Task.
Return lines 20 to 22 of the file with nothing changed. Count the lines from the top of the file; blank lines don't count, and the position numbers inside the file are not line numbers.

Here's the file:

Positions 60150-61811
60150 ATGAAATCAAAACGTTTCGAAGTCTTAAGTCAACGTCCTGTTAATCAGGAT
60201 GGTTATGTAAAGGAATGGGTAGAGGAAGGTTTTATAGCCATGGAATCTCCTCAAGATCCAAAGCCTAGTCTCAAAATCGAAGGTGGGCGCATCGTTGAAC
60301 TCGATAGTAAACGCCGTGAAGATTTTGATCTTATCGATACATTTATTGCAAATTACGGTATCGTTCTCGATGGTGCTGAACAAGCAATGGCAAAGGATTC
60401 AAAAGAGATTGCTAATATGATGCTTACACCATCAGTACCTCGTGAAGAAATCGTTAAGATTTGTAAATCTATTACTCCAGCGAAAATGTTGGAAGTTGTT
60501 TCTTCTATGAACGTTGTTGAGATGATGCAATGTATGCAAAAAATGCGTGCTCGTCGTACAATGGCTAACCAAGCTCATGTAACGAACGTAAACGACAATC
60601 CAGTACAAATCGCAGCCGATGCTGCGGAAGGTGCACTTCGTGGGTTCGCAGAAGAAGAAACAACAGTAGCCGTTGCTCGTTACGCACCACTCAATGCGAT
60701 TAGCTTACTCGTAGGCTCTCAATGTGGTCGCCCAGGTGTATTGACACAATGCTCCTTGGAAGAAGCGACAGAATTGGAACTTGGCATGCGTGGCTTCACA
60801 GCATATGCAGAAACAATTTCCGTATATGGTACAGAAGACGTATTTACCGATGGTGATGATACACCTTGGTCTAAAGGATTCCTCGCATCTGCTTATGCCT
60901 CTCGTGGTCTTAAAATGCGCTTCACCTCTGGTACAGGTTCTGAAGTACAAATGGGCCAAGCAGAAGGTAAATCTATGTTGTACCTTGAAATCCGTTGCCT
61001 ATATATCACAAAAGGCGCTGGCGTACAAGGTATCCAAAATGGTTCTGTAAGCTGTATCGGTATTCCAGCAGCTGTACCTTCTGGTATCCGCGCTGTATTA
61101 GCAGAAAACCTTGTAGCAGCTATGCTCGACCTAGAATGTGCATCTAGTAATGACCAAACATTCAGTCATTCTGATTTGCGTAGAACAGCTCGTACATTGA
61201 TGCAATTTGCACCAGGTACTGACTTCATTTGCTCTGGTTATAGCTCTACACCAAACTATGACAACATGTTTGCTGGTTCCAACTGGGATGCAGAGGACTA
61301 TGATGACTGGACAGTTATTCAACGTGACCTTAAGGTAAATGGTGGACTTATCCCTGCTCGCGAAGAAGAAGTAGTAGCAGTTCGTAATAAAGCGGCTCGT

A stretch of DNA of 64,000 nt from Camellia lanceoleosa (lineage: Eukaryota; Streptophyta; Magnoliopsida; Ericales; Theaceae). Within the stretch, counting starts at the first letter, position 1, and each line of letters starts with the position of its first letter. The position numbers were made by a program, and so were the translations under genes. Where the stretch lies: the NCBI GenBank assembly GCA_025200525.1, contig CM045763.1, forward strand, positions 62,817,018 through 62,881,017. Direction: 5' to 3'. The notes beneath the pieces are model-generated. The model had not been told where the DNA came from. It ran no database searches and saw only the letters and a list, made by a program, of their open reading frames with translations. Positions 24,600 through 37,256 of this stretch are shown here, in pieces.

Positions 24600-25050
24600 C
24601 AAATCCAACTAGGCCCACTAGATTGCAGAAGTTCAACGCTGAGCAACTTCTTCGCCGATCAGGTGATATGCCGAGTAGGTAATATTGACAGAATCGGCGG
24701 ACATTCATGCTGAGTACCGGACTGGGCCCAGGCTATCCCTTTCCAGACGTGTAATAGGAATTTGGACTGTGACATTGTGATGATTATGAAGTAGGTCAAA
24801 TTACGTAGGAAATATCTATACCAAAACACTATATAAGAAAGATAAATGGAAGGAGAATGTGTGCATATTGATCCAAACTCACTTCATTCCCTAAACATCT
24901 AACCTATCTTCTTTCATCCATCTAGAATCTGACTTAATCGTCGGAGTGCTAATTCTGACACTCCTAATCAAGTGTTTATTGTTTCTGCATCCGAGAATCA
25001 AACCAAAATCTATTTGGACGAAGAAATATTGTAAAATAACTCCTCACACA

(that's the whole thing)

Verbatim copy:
24801 TTACGTAGGAAATATCTATACCAAAACACTATATAAGAAAGATAAATGGAAGGAGAATGTGTGCATATTGATCCAAACTCACTTCATTCCCTAAACATCT
24901 AACCTATCTTCTTTCATCCATCTAGAATCTGACTTAATCGTCGGAGTGCTAATTCTGACACTCCTAATCAAGTGTTTATTGTTTCTGCATCCGAGAATCA
25001 AACCAAAATCTATTTGGACGAAGAAATATTGTAAAATAACTCCTCACACA